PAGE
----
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    Unusual SF which looks at big questions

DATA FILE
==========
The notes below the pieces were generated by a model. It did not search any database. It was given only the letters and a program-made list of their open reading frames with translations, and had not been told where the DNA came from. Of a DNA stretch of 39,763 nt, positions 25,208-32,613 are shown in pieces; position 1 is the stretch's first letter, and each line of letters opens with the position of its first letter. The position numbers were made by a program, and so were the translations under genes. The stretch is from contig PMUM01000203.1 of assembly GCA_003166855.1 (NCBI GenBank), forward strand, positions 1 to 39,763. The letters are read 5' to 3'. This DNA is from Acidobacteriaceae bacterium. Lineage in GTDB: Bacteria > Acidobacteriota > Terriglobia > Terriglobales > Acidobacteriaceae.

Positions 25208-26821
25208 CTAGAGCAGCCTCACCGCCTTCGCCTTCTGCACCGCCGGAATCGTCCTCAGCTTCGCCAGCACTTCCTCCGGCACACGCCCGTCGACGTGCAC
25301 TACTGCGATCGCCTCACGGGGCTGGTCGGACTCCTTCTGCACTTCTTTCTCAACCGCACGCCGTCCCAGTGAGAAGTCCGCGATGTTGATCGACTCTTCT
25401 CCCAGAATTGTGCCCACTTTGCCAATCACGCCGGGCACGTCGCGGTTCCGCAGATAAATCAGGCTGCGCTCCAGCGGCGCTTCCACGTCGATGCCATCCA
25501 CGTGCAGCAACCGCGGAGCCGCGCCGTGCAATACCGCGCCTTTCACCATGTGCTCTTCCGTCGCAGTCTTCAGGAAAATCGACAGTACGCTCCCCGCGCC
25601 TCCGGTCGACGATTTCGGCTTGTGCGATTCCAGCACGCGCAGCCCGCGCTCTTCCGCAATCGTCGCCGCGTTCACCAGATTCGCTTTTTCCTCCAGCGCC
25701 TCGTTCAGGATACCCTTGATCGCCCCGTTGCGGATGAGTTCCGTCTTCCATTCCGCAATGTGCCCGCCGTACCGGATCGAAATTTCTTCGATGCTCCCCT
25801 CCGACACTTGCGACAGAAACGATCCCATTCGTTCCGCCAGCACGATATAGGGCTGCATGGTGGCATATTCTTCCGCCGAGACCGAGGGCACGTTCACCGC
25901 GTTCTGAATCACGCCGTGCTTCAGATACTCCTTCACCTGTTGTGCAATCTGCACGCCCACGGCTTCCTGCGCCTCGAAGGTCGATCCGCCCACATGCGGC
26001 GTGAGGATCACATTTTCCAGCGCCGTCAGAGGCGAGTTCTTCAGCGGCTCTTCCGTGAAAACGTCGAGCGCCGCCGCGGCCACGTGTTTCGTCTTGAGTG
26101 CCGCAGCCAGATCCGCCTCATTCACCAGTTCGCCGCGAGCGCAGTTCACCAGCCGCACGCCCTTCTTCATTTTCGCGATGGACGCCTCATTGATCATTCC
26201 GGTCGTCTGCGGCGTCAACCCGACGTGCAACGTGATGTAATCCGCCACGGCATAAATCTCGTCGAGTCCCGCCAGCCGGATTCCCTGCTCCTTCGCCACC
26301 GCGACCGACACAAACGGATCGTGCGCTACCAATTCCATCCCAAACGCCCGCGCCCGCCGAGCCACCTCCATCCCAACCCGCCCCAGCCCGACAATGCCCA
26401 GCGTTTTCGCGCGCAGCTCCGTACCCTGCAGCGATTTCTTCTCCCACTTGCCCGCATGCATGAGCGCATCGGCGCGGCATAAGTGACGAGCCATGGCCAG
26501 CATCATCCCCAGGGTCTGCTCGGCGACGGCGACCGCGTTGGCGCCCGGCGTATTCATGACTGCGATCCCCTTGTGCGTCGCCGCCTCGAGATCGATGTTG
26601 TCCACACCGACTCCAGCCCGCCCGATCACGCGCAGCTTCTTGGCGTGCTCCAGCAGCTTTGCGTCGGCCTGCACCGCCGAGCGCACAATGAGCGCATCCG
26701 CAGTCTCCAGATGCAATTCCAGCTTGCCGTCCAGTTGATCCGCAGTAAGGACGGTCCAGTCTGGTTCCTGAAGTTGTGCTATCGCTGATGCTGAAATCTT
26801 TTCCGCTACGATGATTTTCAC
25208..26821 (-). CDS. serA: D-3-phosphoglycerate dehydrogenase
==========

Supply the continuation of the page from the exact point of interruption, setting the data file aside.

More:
This was, for me, a really unexpected book. I'd previously read Piercy's Woman on the Edge of Time and found it quite hard going, but this was a much easier read. The main plot, telling the story of Shira as she returns to her hometown, is compelling and covers a lot of ground in terms of 'big questions', like 'what does it mean to be alive?'. Shira is a really well-drawn out character with a lot of depth to her, and she feels incredibly realistic. The other characters are equally richly described, full of life and complexity. There's quite a lot of religious elements to the book, both in terms of the contemporary Jewish life Shira lives in her hometown, and some historical elements in the form of a story told by one character to another. I struggle to think of another SF book I've read where religion plays such an important part, but I really enjoyed it here. All in all, I largely enjoyed this book. I found it took me quite a while to get into, but after that, I was fully engaged with it. I would definitely recommend it for anyone interested in some unusual SF which looks at some big questions.

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